by Lianne Bergeron
I have just arrived home from two hours of ice-skating. The whole country is frozen which means every waterway is skate-able – and I would dare say that there are more waterways than roads here. Sounds pretty decadent doesn’t it? Drop off the kids, put on my skates, then come home and get some work done. But let me tell you, I wasn’t alone on the ice…
The Dutch don’t think twice about not going to work because there is ice to skate on or it’s a hot sunny day.
Is it decadent? Or is it part of the reason that the Dutch, in general, are more balanced – and therefore happier -than North Americans?
It’s a right to enjoy life here – not a privilege.
So are Dutch mothers the happiest in the world?
Many husbands work four days a week and take care of the kids on their “day off”.
There is little emphasis on what you do for a living. It just doesn’t define them.
It’s a small country so parents and family live close by for extra support. In fact, everything is close by.
There is a very good social system, so even if you lose your job you will generally be ok.
Health care, schooling etc. are well taken care of.
There is less pressure to be great (which I struggle with) but it means that Dutch moms aren’t bringing their kids to hockey practice three times a week. Good enough is OK.
Body image is not as intense as in some countries.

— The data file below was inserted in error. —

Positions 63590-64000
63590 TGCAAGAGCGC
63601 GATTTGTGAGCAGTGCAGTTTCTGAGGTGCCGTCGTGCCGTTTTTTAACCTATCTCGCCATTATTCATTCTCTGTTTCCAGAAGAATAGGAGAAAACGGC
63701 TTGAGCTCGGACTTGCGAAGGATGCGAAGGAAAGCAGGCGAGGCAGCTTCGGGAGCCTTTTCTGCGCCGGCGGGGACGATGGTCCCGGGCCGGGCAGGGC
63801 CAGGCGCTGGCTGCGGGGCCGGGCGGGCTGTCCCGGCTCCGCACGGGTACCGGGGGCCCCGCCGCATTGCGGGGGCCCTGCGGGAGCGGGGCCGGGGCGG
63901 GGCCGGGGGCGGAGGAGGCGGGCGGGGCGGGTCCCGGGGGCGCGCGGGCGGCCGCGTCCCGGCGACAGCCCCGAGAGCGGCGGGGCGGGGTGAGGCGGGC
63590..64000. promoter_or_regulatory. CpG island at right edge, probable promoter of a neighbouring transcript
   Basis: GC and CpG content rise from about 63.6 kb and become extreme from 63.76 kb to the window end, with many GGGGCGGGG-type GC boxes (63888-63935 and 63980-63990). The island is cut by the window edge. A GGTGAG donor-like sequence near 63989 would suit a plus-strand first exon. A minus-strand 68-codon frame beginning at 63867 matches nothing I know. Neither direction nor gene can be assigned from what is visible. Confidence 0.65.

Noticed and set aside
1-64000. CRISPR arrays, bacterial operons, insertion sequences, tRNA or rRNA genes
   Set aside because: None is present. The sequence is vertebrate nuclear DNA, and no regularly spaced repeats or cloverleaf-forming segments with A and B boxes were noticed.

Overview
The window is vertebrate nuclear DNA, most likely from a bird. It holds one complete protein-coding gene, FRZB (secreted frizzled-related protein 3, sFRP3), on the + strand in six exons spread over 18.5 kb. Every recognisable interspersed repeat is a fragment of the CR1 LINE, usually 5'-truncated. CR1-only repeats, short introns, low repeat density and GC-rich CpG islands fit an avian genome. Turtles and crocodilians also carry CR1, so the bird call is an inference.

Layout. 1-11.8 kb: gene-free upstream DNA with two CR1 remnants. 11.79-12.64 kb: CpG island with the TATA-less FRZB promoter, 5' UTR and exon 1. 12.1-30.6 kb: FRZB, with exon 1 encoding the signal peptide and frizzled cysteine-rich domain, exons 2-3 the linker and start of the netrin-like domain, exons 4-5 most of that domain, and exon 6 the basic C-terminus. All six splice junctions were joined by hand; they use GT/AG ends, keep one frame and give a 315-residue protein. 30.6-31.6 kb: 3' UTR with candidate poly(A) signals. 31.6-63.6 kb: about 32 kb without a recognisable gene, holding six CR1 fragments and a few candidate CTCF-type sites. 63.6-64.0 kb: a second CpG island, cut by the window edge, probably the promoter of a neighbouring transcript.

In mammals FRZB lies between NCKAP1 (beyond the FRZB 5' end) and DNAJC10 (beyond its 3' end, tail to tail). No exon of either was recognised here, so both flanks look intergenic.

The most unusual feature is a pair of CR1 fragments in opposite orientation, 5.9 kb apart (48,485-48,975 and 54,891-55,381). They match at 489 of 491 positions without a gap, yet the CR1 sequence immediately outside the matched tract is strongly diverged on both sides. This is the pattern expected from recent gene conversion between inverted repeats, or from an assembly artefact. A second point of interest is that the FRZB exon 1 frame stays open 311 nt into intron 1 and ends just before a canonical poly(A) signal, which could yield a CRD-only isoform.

Everyone gets a good amount of vacation time every year – read 25 days+ (for 40 hour week) and is expected to use it up.
You can drink wine everywhere (ok – that makes me happy… whether or not it makes Dutch women happy I can’t say). And a good bottle of wine costs about $5.
Everyone has a bike and rides daily – so there is some built in exercise and fresh air in the daily routine.
But the Dutch have a “just deal with it” mentality – they don’t show a lot of emotion, there is not a lot of passion. It’s hard to tell what’s really going on. Their houses are always very clean and ordered, which drives me nuts (and therefore emphasizes the disaster in our house).
They tolerate things more than accept them. As they work to live rather than live to work, there is not a lot of entrepreneurship or high salaries (but does that make one happy and balanced?). They literally live on top of each other – houses are all attached and there is not a lot of space here. Most don’t have dryers (I mean really???). And the weather… How can anyone be happy without the sun?
For me, happiness and balance walk hand in hand. I think that every mother struggles with balance no matter where they live. Working or not, one or four kids – it’s a lot to deal with; kids’ activities, cooking, caring, giving, organizing and the list goes on… We all try and do it all while also doing the best we can. However, Dutch mothers do have a lot going for them that makes that balance thing a little easier to achieve.
All in all I would say that women are more balanced here than in North America. But the happiest?
Add eight months of sunshine and 10,000 km more space and I just might have to agree…
So this all brings up the question: Why do I live here?
I live here because life is more balanced and because of the wine… It’s that simple.
Lianne Bergeron is an author and entrepreneur who lives and works near Amsterdam with her Dutch husband and four kids. She’ll share her life abroad without family support, kids that speak Denglish and traditions that aren’t hers. Life with four kids and 10 bikes and her on-going quest to balance it all on her bicycle built for six. Follow her on Twitter and read more about her books at LiannesQuickGuide.com.